While net income is your take-home pay, gross income is the total amount of income you receive before taxes and deductions.

Because lenders use it to determine your credit worthiness, gross income can be important for getting credit and when applying for a mortgage or a car loan.

Common Deductions That Lower Gross Income to Net Income
  • Income tax withholding (federal, state and local where applicable)
  • Social Security and FICA tax withholding
  • Medicare tax withholding
  • Health care and dental insurance premiums
  • Retirement plan contributions — 401(k), 403(b), individual retirement account (IRA), etc.

Source: Indeed

Typically, you’ll see both gross and net income listed on your pay stub or paycheck. The gross income is the larger number, and the smaller number is your net income. Your net income is also listed on your W-2 form used to file income tax returns each year.

W-2 Example

How to Calculate Your Net Income

Your net income is typically shown on your paycheck or pay stub as your take-home pay. If you have other sources of income, use the net income formula below to calculate your total net income.

Net Income Formula Example

Simply add all your sources of income, then subtract your total tax and other deductions. The result will be your net income.

If you are paid weekly, multiply your total weekly net income by 52 to get your annual net income.

Why Is Net Income Important for Individuals?

Net income is important for any individual’s personal finance goals. It is the amount of money you have to cover your expenses — food, clothing, lodging, transportation and other costs. Knowing your net income also allows you to estimate wise discretionary spending, or your ability to pay for the things you want as well as need.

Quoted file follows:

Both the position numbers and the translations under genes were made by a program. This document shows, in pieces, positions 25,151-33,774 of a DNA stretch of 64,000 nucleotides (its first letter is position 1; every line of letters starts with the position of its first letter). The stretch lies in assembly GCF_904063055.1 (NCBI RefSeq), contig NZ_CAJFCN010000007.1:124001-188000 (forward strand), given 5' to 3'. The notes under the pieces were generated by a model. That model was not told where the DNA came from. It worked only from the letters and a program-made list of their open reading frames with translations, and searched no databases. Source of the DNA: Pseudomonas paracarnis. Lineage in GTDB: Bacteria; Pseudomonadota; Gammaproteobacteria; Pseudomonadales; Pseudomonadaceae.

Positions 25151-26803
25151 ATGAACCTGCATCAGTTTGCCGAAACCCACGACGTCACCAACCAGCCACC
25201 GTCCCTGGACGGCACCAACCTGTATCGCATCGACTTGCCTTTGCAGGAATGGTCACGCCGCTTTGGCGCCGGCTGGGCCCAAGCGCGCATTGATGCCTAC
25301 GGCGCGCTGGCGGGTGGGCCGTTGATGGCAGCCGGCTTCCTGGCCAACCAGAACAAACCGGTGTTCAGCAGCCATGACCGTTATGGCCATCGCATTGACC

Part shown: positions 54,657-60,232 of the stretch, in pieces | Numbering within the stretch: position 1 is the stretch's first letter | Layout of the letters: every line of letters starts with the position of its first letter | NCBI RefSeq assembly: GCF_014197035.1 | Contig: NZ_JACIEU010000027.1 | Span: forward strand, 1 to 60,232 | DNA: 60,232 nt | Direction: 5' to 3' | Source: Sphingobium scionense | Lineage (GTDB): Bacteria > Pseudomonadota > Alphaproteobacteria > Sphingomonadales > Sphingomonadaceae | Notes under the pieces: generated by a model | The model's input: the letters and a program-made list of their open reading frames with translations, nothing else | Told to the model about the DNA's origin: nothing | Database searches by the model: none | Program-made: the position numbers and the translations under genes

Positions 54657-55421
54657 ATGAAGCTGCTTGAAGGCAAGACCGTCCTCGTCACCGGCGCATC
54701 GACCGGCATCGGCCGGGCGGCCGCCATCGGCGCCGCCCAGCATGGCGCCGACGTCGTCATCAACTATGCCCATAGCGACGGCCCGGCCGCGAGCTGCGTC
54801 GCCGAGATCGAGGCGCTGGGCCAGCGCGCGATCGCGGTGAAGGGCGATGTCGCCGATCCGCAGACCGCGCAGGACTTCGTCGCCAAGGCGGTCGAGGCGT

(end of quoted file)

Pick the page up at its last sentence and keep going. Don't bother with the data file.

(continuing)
If you create a budget, you will use your net income figure to determine how much money you have to pay for your expenses.

You should also reexamine your net income from time to time, especially if your personal or financial situation changes. Fluctuations in your net income can affect how much you can put away in retirement plans or into other financial plans and needs.

Please seek the advice of a qualified professional before making financial decisions.
Last Modified: November 22, 2021

7 Cited Research Articles

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  1. ADP. (n.d.). Salary Paycheck Calculator. Retrieved from https://www.adp.com/resources/tools/calculators/salary-paycheck-calculator.aspx
  2. Indeed. (2021, August 13). How to Calculate Net Income for Individuals and Businesses. Retrieved from https://www.indeed.com/career-advice/career-development/how-to-calculate-net-income-for-business
  3. Internal Revenue Service. (2020, December). Form W-4, Employee’s Withholding Certificate. Retrieved from https://www.irs.gov/pub/irs-pdf/fw4.pdf
  4. Internal Revenue Service. (2021, March 16). Publication 926 (2021), Household Employer’s Tax Guide. Retrieved from https://www.irs.gov/publications/p926
  5. Internal Revenue Service. (2021, September 29). Tax Withholding Estimator. Retrieved from https://www.irs.gov/individuals/tax-withholding-estimator
  6. MasterClass. (2021, September 29). Learn About Net Income: Definition, How to Calculate Net Income, and the Difference Between Net Income and Gross Income. Retrieved from https://www.masterclass.com/articles/learn-about-net-income#how-do-you-calculate-net-income
  7. Social Security Administration. (2019, April 4). Gross and Net Income: What’s the Difference? Retrieved from https://choosework.ssa.gov/blog/2019-04-04-gross-and-net-income-whats-the-difference